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Ellen G. Landau

(b Allegheny, PA, May 11, 1894; d New York, NY, April 1, 1991).

American dancer and choreographer. Graham is widely considered a major pioneer and exponent of modernism. Her collaboration with American sculptor Isamu Noguchi, who designed costumes and sets for the Martha Graham Dance Company from 1935 to 1966, and the extraordinary photographs of her in performance by Imogen Cunningham, Soichi Sunami (1885–1971), Philippe Halsman (1906–79) and especially Barbara Morgan, link Graham’s revolutionary accomplishments in dance to experimentation in the visual arts. During the late 1930s and 1940s, her belief in the ability of dance to tap the power of myth and the unconscious anticipated and was analogous to the tenets of Abstract Expressionism.

Brought up in California the daughter of a physician, in 1916 at age 22, Graham began studying dance under Ruth St Denis (1879–1968) and Ted Shawn (1891–1972). Ten years later she formed the Martha Graham Center of Contemporary Dance in New York. While her own performances were initially based on the Denishawn style, by ...

Article

Nele Bernheim

The term ‘Modernism’ is widely used, but rarely defined, to mean artistic currents responding to the social conditions of Modernity. While such applications occur in all the arts, fashion relates to these conditions in a particularly intimate way. In 1863 Charles Baudelaire defined modernity as ‘the ephemeral, the fugitive, the contingent, the half of art whose other half is the eternal and the immutable’. Few creations are as ephemeral and fugitive as a fashion intended to last a single season, and yet fashion itself is constant. Thus fashion design, one of the most intrinsically ephemeral of artistic practices, could be considered a quintessentially modern art. Further, the emergence of social modernity in cities such as Paris in the mid-19th century was accompanied by the development of the structure of the modern fashion industry. The haute couture house and the department store, two economic institutions that would seem to be diametrically opposed but are actually profoundly interconnected and interdependent (...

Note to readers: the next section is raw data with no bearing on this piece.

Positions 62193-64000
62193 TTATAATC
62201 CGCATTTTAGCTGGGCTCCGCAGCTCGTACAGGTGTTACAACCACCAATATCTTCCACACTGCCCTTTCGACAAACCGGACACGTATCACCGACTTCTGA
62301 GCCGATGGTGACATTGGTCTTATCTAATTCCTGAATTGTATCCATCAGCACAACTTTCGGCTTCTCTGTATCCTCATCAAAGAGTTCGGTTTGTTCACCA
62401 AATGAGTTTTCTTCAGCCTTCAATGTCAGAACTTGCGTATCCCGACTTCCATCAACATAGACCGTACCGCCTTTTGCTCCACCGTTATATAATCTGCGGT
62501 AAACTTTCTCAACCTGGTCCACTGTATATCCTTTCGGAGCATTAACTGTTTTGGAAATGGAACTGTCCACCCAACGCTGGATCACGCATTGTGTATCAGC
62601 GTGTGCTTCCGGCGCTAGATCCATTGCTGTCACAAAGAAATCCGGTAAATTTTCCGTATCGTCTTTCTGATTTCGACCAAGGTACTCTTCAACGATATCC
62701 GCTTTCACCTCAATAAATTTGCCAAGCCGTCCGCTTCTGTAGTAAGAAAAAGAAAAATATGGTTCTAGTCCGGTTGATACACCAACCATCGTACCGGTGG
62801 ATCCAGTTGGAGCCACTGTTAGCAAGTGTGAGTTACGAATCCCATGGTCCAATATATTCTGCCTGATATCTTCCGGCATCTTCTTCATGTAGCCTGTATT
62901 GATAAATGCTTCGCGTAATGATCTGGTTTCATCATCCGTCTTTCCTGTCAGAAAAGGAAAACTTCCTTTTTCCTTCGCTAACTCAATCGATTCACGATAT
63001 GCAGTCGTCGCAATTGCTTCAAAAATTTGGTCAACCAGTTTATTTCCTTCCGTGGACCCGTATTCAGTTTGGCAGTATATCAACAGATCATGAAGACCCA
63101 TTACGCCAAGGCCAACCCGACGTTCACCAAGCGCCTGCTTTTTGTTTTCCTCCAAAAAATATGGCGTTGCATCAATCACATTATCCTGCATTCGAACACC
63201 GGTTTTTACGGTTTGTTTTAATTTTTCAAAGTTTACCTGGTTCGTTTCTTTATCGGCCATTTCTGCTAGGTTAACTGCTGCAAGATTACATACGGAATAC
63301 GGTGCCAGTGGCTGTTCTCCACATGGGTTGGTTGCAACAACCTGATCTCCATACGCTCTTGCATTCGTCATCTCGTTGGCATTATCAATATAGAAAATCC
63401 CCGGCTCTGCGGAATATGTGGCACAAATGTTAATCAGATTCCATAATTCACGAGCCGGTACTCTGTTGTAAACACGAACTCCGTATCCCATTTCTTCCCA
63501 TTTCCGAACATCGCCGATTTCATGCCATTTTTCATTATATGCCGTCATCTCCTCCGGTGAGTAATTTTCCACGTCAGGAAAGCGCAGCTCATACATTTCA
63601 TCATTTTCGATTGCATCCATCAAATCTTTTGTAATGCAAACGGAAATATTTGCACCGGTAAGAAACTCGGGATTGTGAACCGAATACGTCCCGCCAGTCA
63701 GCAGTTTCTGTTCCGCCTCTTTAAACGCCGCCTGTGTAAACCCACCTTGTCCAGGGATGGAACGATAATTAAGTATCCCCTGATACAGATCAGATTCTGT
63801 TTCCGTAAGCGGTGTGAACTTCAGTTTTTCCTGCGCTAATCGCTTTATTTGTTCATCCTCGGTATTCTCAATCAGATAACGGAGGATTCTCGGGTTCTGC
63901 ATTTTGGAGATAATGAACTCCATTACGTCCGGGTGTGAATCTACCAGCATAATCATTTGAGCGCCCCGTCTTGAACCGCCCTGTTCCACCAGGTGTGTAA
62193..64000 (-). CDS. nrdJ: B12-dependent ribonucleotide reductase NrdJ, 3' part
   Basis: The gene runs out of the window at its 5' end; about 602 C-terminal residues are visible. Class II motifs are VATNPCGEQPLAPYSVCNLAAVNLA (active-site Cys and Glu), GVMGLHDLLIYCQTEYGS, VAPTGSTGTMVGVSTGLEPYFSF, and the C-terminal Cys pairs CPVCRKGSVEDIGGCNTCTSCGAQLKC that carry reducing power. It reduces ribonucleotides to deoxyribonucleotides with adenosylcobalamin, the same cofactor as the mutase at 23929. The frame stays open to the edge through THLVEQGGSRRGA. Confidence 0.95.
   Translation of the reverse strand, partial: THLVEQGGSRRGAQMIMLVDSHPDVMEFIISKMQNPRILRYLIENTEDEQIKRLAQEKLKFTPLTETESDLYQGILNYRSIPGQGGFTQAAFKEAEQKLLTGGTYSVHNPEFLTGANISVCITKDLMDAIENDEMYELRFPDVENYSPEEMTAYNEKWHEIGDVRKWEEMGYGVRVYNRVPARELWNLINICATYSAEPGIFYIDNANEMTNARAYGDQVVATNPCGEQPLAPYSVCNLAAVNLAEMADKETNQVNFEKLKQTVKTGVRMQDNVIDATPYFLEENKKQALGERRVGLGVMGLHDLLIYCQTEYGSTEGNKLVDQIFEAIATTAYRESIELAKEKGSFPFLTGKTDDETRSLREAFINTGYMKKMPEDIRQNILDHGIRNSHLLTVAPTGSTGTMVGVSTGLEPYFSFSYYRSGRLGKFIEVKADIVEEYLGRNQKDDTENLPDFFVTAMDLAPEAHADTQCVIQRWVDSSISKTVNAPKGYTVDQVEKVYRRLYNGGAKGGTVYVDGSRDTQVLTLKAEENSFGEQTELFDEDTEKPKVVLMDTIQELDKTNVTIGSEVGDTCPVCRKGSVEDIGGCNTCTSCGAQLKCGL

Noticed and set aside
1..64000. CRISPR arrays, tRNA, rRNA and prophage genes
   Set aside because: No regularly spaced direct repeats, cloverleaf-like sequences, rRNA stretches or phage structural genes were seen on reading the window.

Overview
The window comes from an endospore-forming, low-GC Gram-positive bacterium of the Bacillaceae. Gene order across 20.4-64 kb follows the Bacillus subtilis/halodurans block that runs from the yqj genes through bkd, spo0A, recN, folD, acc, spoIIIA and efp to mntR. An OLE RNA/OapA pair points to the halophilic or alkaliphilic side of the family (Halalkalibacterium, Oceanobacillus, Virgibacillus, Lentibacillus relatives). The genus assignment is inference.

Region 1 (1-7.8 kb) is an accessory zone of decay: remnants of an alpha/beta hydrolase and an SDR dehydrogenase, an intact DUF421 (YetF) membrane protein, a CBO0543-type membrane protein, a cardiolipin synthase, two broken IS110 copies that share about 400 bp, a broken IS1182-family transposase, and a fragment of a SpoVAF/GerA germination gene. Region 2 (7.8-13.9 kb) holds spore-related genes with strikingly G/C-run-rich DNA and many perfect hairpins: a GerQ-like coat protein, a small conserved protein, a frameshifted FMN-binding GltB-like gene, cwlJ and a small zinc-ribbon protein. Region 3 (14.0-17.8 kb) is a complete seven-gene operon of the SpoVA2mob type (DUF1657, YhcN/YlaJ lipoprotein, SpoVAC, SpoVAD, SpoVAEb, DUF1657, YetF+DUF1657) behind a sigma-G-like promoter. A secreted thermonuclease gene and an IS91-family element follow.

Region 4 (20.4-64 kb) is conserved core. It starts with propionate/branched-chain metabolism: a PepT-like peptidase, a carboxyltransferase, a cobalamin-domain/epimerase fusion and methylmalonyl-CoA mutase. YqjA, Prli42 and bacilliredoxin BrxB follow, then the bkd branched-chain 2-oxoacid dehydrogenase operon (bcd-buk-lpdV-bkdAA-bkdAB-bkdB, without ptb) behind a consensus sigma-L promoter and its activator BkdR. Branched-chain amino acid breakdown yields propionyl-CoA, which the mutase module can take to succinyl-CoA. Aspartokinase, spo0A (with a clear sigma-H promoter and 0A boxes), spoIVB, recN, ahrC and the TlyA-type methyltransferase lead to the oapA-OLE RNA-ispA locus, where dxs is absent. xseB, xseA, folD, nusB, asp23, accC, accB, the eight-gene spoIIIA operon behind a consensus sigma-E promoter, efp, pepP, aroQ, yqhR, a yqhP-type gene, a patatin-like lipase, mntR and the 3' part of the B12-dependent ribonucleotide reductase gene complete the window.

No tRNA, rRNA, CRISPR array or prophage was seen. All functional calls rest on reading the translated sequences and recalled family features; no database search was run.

Article

Anne van Loo

(b Brussels, Dec 9, 1873; d Brussels, Feb 9, 1980).

Belgian architect, teacher and designer. He was the son of a jeweller from Brussels and trained in precious metalwork at the Académie Royale des Beaux-Arts in Brussels before taking drawing courses at the Gewerbliche Fortbildungsschule (1890–91) and the Kunstgewerblicheschule, Munich. He began work as a goldsmith, later working with master ironworkers (1893–6) and builder–foundrymen (1897–8). In 1899 he became a draughtsman for the architect Adrien Delpy (d 1949) in Brussels, then until 1903 he worked in Georges Hobé’s decorative arts and cabinet work studio. In 1904 he went into partnership with the architect Adhémar Lenner; together they won a restricted competition (1908) for the Palace Hotel in Brussels, for which he also designed the furniture.

In 1910, at the age of 37, Pompe created his first individual work of architecture: Dr Van Neck’s orthopaedic clinic in Brussels, a rationalist building in which Pompe went beyond the previous limits of Art Nouveau. The building’s internal organization is expressed in its façade, notably by the use of glass blocks that illuminate the great gymnasium, and three projecting vertical ventilation shafts rest on the metal lintels of the ground-floor bays to emphasize their non-structural character. Of all 20th-century buildings in Belgium, this is probably the one that best expressed an original direction for architecture, in which craft and industry would find their respective places. In its form as much as in its innovative programme, this building was such a sensation that Pompe became a figurehead for the young modernist generation. However, his desire to combine technical rationality and constructional logic with a romantic, emotional expression always separated him from this group....